Hairy root culture


Hairy roots result from the transfer and integration of the genes located on the Ri (root-inducing) plasmid of Agrobacterium rhizogenes into the plant genome and their expression therein (White and Nester, 1980). The transferred genes are involved in the synthesis of plant hormones,  expressing in the plant cell and giving rise to rooty tumors at the infection site. These types of roots are characterized by fast growth, frequent branching, plagiotropism, and the ability to synthesize the same compounds as the roots of the intact plant (David, 1984).

The responsible bacteria

Agrobacterium rhizogenes is a gram negative soil bacterium. It incites hairy root disease of many dicotyledonous plants (Brown, 1929; DeCleene and DeLey, 1981; Riker et al.,1930; Siegler, 1928). The ability of A. rhizogenes to incite hairy root disease is determined by a virulence plasmid (Chilton. et al.,1982; Moore et al.,1979; White and Nester, 1980) similar to Ti (tumor inducing) plasmid found in Agrobacterium tumefaciens which causes Crown gall tumors of plants. The virulence plasmid of A. rhizogenes is known as the Ri-plasmid to distinguish it from the tumor-inducing (Ti) plasmid.

Mechanism

The Ri–plasmid contains a distinct segments of DNA which is transferred to plant genome during infection (Chilton et al.,1982; White et al.,1982; Willmitzer et al.,1982). The transfer of the DNA (T-DNA) to the plant genome is mediated by another segment on the plasmid known as the virulence (vir) region. Hairy root induction and morphology are controlled by the rol (A, B, C and D) genes from the A. rhizogenes Ri plasmid (White et al. 1985). The rol genes have also been found to affect secondary metabolite production (Sevón et al., 1997; Bonhomme et al., 2000; Bulgakov et al., 2004). The T-DNA confers on the plant cells the ability to grow in the absence of exogenous plant hormones. The T-DNA also confers on the transformed tissue the ability to produce modified amino acids (opines), which, in turn, are utilized only by the inciting bacteria as the carbon, nitrogen and energy source. The Agrobacterium species thus establish a unique ecological niche by genetically engineering the host plant—a highly sophisticated parasitism! Modern Agrobacterium mediated gene transfer to plants utilizes binary vectors in which the T-DNA and the vir region can reside on separate plasmids (Hellens et al., 2000).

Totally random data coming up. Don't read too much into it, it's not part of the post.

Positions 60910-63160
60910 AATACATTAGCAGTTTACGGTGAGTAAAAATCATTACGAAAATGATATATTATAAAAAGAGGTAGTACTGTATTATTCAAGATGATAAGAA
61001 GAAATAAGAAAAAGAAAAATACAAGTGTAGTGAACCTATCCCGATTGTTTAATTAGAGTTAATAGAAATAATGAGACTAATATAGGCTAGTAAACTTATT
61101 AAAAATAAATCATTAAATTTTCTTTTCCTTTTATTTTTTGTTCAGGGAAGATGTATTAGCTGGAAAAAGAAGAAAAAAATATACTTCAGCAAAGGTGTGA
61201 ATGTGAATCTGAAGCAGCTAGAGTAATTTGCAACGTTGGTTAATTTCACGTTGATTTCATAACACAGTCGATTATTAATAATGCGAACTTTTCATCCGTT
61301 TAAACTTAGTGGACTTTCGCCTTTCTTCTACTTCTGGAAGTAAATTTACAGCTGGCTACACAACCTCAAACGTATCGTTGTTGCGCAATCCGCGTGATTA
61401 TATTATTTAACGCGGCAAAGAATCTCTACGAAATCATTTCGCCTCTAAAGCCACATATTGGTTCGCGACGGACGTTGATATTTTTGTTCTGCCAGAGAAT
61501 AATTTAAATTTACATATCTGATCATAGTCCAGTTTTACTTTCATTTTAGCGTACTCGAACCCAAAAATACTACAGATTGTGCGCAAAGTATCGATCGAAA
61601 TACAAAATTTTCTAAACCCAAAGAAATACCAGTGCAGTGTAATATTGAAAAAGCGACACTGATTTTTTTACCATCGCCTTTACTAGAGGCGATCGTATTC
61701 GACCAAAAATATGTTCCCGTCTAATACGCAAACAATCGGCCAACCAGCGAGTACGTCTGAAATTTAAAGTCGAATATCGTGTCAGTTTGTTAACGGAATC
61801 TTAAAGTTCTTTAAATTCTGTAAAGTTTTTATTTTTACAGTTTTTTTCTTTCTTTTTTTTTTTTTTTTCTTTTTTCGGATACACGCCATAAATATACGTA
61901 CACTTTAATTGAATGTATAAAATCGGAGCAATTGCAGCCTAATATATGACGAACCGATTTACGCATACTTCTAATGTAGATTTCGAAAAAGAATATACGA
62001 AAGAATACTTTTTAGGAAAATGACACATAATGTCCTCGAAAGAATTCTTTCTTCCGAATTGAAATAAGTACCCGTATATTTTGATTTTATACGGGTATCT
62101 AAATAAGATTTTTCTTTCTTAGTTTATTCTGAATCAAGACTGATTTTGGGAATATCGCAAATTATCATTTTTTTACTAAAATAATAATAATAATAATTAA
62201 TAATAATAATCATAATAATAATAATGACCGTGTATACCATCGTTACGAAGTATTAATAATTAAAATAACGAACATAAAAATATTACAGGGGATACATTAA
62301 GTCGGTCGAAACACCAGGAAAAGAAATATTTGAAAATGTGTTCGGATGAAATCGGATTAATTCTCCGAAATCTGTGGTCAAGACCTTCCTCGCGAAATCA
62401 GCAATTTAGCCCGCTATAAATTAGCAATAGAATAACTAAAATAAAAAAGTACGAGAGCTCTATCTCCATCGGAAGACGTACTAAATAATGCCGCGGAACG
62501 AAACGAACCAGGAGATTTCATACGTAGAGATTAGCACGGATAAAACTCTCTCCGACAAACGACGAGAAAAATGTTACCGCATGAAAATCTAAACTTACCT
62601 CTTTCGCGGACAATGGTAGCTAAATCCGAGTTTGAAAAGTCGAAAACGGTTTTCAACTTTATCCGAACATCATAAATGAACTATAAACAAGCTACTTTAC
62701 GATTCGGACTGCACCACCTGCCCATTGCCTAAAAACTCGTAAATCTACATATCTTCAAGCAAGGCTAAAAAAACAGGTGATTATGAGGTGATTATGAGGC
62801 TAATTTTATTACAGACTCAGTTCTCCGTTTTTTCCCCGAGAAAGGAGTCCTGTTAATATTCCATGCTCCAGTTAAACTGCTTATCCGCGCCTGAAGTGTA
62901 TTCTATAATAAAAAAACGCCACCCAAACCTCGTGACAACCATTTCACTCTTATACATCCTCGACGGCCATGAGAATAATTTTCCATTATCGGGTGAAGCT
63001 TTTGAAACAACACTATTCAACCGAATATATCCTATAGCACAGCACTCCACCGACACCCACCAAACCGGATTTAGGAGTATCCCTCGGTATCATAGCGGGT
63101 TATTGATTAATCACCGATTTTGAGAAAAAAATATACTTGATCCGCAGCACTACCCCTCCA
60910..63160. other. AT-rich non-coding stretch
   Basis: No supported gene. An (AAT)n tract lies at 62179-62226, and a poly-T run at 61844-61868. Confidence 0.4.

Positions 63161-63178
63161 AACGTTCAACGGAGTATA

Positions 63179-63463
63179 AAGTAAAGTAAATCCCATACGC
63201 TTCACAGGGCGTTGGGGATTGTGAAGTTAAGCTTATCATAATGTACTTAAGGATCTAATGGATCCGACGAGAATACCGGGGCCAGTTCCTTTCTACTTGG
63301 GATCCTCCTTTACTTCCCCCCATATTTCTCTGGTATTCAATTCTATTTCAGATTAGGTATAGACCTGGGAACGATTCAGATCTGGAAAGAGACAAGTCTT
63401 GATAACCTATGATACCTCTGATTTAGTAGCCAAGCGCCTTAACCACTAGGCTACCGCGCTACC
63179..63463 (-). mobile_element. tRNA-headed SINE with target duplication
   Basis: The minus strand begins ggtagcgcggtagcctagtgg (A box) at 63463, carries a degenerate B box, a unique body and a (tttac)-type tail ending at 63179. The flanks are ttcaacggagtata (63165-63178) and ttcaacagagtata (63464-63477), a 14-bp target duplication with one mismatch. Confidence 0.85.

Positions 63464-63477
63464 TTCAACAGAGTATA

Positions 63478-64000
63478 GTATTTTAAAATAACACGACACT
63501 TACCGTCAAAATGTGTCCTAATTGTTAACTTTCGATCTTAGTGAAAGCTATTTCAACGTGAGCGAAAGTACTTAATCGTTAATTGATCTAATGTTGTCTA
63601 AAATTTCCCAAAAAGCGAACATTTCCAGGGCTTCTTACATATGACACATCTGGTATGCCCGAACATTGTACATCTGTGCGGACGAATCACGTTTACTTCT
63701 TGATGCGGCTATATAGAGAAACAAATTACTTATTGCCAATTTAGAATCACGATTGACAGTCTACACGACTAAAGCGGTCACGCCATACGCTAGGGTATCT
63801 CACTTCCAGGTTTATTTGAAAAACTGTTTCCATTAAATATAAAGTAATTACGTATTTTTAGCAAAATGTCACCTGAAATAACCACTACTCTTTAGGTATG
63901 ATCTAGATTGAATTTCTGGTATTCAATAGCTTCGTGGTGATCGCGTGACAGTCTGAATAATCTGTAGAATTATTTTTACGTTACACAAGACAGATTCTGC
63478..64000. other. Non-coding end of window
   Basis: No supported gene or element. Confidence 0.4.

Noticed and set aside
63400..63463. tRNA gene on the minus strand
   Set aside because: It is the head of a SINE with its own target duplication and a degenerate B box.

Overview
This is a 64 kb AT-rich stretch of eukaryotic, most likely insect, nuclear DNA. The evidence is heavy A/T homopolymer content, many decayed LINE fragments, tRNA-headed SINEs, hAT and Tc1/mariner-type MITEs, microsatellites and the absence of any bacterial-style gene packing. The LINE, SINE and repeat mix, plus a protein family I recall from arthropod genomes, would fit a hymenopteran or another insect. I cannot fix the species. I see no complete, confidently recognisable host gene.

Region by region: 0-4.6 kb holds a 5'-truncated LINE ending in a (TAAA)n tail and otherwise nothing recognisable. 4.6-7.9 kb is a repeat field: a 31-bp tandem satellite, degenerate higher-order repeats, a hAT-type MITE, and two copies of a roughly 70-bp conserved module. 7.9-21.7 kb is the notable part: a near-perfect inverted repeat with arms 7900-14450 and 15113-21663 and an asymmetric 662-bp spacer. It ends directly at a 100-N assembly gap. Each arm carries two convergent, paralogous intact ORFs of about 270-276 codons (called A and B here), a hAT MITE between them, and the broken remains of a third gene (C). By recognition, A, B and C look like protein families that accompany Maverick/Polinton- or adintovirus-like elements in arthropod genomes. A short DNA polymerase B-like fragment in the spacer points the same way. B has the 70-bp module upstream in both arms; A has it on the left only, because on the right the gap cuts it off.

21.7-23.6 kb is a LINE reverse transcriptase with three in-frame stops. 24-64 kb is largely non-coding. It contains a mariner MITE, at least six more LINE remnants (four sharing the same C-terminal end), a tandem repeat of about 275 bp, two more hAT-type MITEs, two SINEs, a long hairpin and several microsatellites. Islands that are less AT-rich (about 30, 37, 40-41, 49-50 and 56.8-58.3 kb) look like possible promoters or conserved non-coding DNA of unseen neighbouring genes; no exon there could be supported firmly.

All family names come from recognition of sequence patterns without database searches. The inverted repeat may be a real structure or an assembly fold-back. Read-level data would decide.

Establishment of transformed root cultures

1. Transformed roots are obtained by infecting surface sterilized leaf and stem segments with Agrobacterium rhizogenes strain A4.


2. The strain A4 harbors the root inducing plasmid pRiA4 and engineered to contain in additional plasmid Bin 19, which harbors a kanamycin-resistant gene as a selectable marker. 

3. An overnight bacterial suspension in yeast mannitol broth (YMB) (Hooykaas 1977) supplemented with 50µM acetosyringone (as virulence inducer) is used for inoculation into freshly wounded explants. 

4. Infected samples are transferred to one tenth Murashige and Skoog (MS) agar solidified media (Murashige & Skoog 1962), kept in the dark for 48 h then incubated under 16 hour photoperiod at light intensity of approximately 1.8 wm-2 at 20 ± 2 °C. 

5. The putative hairy roots, are transferred to hormone-free MS liquid media supplemented with 30 g l-1 sucrose. Ampicillin sodium salt 500 mg l-1 is added until cultures are free from the residual bacteria. 

6. The putative transgenic roots are maintained on the same liquid media (50 ml in 250 ml flasks) on gyratory shakers (90 rpm), at 20 ± 2 °C in the dark or under illumination for 16 h day -1 or under continuous light. 

7. The roots are sub-cultured every two weeks. 

Ref: 
Amani M. Marzouk, Stanley G. Deans, Robert J. Nash and Alexander I. Gray (2011). Transformed Root Cultures of Solanum dulcamara L.: A Model for Studying Production of Secondary Metabolites, Genetic Transformation, Prof. MarÃa Alvarez (Ed.), ISBN: 978-953-307-364-4
Fig.  Agrobacterium rhizogenes induced hairy root culture of Hyoscyamus muticus (Courtesy Annika Wilhelmson)

Fig. Agrobacterium injects SS-DNA into the host cells

Fig. Schematic representation of Agropine type Ri plasmid of A. rhizogenes


Fig. A petri dish culture of Agrobacterium rhizogenes



Fig. Agrobacterium (Courtesy Shirley Owens, Michigan State University)